Socially Responsible Public Procurement - Play - and sports equipment

Here you find information about generalised risks of human rights breaches in the global supply chains of play-and sports equipment.

Risks of human rights breaches

Play and sports equipment span over a large variety of products, used for both indoor and outdoor activities. In both the play and sport equipment industries, a majority of large-scale production is located in emerging or developing countries. Light-weight items are primarily imported from Asian countries, whereas larger playground equipment such as slides and swings are usually produced closer to the market. For this reason, risks connected to this category vary to a large extent depending on the specific product in question. However, raw materials and components can come from a vast number of countries globally, including high-risk countries.

Risks of human rights abuse and environmental impact are present from raw material extraction to the assembly of the product. Many reports on toy and sports manufacturing industries in Asian countries illustrate poor working conditions with low wages, excessive overtime and hazardous working environments with exposure to heat and chemicals. Migrant workers as well as underaged workers are at risk of being exploited. Many of the products used include different types of plastic material, which brings health and safety concerns as well as risks of pollution.

Here you can read the whole report on human rights abuses in global supply chains of play- and sports equipment:

Risk assessment on human rights issues in the production of sports and play equipment (pdf.)
pdf 1 MB

Specific risk assessments

The table below gives a generalised estimate of the level of risk of human rights abuse in the main tiers of the play- and sports equipment supply chain (raw material extraction; component production and final assembling). Some products purchased by public procurers in Norway have been selected to exemplify the risk levels.

Product Assembly Component Raw material
Play and sports equipment High risk High risk High risk
Swings and slides Low risk Medium-high risk High risk
Mats Medium-high risk Medium-high risk Medium-high risk
Balls High risk High risk High risk
Skipping ropes Medium-high risk Medium-high risk High risk
Rackets High risk High risk High risk
Markers and crayons High risk High risk High risk
Toys High risk High risk High risk

Guidance for use of SRPP instruments when purchasing furniture

The level of risk of human rights abuse for the products examplified reveals that the the level of generalised risk of human rights abuse in the supply chains is high in all the tiers for play- and sports equipment. The risk level suggest use of the socially responsible public procurement (SRPP) instruments to promote human rights during the production process in the supply chain of play - and sports equipment.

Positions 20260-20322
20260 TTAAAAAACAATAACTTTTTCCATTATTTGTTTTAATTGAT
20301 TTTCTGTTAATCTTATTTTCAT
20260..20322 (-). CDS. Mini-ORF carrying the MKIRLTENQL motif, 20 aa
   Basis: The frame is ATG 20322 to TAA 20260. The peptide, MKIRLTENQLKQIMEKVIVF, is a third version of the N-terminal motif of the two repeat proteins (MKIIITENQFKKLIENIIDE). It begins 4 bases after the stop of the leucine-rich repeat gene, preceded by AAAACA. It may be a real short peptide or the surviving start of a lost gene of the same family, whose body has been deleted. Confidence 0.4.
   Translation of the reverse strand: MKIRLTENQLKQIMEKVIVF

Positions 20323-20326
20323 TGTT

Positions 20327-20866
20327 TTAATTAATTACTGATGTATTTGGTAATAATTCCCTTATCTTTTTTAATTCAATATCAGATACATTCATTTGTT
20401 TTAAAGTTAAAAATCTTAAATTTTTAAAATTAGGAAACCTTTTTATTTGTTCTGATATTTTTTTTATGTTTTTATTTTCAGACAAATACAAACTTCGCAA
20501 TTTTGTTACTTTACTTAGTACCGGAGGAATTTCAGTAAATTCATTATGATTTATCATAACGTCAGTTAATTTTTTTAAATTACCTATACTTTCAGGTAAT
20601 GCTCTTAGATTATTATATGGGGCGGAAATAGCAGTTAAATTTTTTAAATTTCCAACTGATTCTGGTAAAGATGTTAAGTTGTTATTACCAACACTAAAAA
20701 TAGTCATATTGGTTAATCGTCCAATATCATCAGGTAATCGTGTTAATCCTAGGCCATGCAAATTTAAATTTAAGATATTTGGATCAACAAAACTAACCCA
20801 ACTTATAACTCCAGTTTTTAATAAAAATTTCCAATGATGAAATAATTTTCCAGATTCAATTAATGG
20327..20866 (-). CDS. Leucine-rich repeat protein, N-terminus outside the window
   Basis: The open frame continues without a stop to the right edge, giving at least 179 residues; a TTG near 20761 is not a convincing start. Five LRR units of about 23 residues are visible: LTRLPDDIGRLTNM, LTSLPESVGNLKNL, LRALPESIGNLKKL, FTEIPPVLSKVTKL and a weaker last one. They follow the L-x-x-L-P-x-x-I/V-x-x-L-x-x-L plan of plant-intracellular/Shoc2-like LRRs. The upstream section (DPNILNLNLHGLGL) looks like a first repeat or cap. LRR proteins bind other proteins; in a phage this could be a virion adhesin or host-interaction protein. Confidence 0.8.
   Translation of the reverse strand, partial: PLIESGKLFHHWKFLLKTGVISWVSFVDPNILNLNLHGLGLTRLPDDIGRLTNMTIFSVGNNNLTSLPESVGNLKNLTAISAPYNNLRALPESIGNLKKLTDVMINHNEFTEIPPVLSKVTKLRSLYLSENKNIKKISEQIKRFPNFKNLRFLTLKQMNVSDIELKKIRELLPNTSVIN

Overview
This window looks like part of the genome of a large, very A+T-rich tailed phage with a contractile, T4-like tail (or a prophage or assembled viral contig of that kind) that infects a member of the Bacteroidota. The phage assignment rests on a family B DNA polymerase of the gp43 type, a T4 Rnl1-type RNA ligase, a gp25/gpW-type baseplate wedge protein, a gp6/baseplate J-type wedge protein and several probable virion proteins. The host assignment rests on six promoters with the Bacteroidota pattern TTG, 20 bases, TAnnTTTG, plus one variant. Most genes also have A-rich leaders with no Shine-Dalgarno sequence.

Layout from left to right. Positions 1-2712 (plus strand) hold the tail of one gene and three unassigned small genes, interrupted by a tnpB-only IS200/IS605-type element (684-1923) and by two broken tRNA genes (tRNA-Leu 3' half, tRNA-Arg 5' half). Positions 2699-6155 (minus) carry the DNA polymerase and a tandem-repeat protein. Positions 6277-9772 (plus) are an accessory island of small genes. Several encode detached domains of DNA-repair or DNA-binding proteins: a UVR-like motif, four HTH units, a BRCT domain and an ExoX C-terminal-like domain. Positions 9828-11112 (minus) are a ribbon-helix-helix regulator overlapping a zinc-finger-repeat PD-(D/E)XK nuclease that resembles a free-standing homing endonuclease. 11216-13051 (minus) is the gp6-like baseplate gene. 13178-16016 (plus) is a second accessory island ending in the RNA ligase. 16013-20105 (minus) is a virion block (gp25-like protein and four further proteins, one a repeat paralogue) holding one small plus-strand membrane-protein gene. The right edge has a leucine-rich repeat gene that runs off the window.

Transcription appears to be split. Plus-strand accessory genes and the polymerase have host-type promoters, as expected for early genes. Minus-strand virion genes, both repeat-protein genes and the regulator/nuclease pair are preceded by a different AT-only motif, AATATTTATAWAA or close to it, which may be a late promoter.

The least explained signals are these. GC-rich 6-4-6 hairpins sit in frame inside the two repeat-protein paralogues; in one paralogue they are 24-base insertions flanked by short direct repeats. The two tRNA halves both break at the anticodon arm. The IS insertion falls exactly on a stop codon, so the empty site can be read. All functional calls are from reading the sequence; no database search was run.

Disclaimer: Please notice that the level of risk for human rights abuses could vary for other types of products then the examples above. Furthermore, the risk assessments are based on supply chains for high risk products imported to Norway and the supply chain can look different for products imported to other countries/continents. 

1) Planning the purchase of high risk products 

When using the SRPP instruments, consider the core principles of public procurement: transparency, equal treatment, open competition, and sound procedural management.

Having an open dialogue – communicating expectations on human rights due diligence - with the supplier market is essential to prepare suppliers on the SRPP requirements.

2) Writing the tender documents for the purchase of high risk products 

The length of the contract and the financial value of the transaction should guide decision making towards investing main focus in the contracts with highest financial total value and the longest contract periods.

When having decided which tender documents that should be complemented with SRPP instruments, Norwegian public procurers are adviced to use the Difi high risk management database tool (currently only available in Norwegian).

SRPP special contract clauses  should be added to the tender documents.

It could also be considered to use selection criteria (currently only available in Norwegian) if the level of the market maturity is high (i.e several suppliers have human rights due diligence systems in place at the time of the writing of the tender documents).

3) Contract follow-up 

Using SRPP special contract clauses implies that the public entity shall follow up the contract. During contract follow-up of certain specific products - such as balls, rackets, toys (see table) - could be selected for more detailed control. Notice that the risk level in the different tiers of the supply chain differs and specific care could therefore be taken at the tiers with the highest risk.

SRPP self-assessment guidance could be used as reference for contract follow-up.

Oppdatert: 3. juni 2022

Fant du det du lette etter?

Det beklager vi!

Hva lette du etter? Bruk gjerne stikkord